The Japanese seem to be fascinated with conceptual restaurants and establishments are cropping up all over Tokyo offering everything from robots to AKB48 themed dining experiences. The latest is a 2254 sq. ft. restaurant located in Shinjuku based on the Alice in Wonderland theme. Owned and operated by Diamond Dining, the Alice in Magical Land restaurant (http://www.alice-restaurant.com/maho/) is something straight out of the 1865 Lewis Carroll novel, “Alice in Wonderland.” Featuring playing card tables, hedge maze booths, heart shaped chandeliers, and waitresses clad in Wonderland costumes diners will feel that they have slipped through the rabbit hole when dining here!
Designed by the Fantastic Design Works design studio, the restaurant is one of six similarly themed restaurants in Japan. The other establishments are known as: “Alice in an old Castle,” “Alice in a Labyrinth,” “Alice in Dancing Land,” “Alice in a Picture Book,” and “Alice in Fantasy Land.” Each restaurant offers its own interpretation of the classic novel along with appropriately themed dishes!
Alice in Magical Land is a dimly lit venue featuring several different partitioned sections with aesthetics that channel the popular children’s book. One area consists of neatly trimmed hedges made of carpet, surrounded by checkered floors and walls, mirrors and odd-shaped doors. In another area, a heart-shaped table and an enormous chandelier made of hearts reminiscent of the Queen of Hearts marks the main dining area. Around the perimeter, you will find playing card tables set off by lush black leather lounge seating and red walls with images of Alice and other Wonderland characters depicted in the various suits of the card deck. In yet another area, you will find rich red drapes, rose colored seating with white tables and mirrors on the walls reminiscent of the 1871 Carroll novel, “Through the Looking Glass.”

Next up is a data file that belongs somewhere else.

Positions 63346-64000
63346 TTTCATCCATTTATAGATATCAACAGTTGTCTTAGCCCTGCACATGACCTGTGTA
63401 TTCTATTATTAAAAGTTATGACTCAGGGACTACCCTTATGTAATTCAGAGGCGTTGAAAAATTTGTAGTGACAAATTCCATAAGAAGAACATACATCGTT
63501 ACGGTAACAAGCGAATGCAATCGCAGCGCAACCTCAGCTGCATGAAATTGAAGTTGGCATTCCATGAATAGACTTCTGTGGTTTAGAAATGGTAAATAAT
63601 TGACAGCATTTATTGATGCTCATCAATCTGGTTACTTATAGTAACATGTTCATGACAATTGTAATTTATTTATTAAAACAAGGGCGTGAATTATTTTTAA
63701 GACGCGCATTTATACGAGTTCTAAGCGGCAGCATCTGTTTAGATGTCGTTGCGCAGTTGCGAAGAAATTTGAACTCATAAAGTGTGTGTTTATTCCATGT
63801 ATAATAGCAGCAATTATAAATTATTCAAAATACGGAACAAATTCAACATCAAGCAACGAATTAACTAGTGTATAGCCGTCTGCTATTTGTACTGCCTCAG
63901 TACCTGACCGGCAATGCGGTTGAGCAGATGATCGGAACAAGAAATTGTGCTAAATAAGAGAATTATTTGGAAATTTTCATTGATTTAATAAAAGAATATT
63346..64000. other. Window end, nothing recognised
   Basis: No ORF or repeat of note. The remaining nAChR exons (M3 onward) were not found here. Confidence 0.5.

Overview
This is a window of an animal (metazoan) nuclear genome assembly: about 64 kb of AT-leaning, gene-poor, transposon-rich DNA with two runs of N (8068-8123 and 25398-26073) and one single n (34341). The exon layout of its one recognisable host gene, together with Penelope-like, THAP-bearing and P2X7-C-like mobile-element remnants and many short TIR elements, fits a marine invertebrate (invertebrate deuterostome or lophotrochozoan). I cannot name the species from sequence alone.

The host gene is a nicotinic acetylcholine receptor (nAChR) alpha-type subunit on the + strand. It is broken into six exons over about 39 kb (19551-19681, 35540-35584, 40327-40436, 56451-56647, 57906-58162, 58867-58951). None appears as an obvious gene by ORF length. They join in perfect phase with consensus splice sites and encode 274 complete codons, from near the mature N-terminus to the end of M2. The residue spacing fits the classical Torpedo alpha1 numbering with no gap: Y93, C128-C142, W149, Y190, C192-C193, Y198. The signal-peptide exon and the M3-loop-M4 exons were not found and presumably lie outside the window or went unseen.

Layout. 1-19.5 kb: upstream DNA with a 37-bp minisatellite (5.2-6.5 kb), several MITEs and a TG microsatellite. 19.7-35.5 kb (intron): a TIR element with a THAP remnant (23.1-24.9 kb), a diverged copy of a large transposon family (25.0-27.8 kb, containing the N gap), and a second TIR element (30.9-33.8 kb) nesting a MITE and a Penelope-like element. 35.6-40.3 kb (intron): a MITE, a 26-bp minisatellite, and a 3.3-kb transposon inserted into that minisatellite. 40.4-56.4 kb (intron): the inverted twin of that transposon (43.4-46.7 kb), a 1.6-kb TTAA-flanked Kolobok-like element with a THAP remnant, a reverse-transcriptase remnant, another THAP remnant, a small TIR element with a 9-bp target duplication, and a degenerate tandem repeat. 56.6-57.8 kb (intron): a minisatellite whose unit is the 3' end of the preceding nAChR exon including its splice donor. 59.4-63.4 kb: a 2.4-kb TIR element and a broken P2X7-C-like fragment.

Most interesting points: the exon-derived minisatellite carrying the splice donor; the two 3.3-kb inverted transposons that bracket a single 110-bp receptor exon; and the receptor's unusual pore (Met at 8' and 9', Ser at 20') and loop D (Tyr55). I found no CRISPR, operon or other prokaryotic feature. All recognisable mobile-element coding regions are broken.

A single menu is provided to each dining party to share. The menu itself is essentially an adult pop-up book with each page providing an elaborate culinary re-telling of the story. All the dishes are thematic and include options such as the Cheshire Cat tail-shaped pizza, Tweedle Dee and Tweedle Dum twin cocktails (non-alcoholic), and a Caterpillar sushi roll with shrimp and avocado, to name a few. The desserts are the house specialty and patrons can choose from numerous sweet delights such as the mixed-berry Cheshire Cat Parfait, Gateau Chocolat Heart Cake and tiramisu featuring a sleeping dormouse!
The restaurant is open between 11:00am – 11:30pm and reservations are required.
So the next time you are in Tokyo immersing yourself in the rich culture and history, won’t you also set some time aside to take in the “quirky” side of Japanese society? You will not go away disappointed!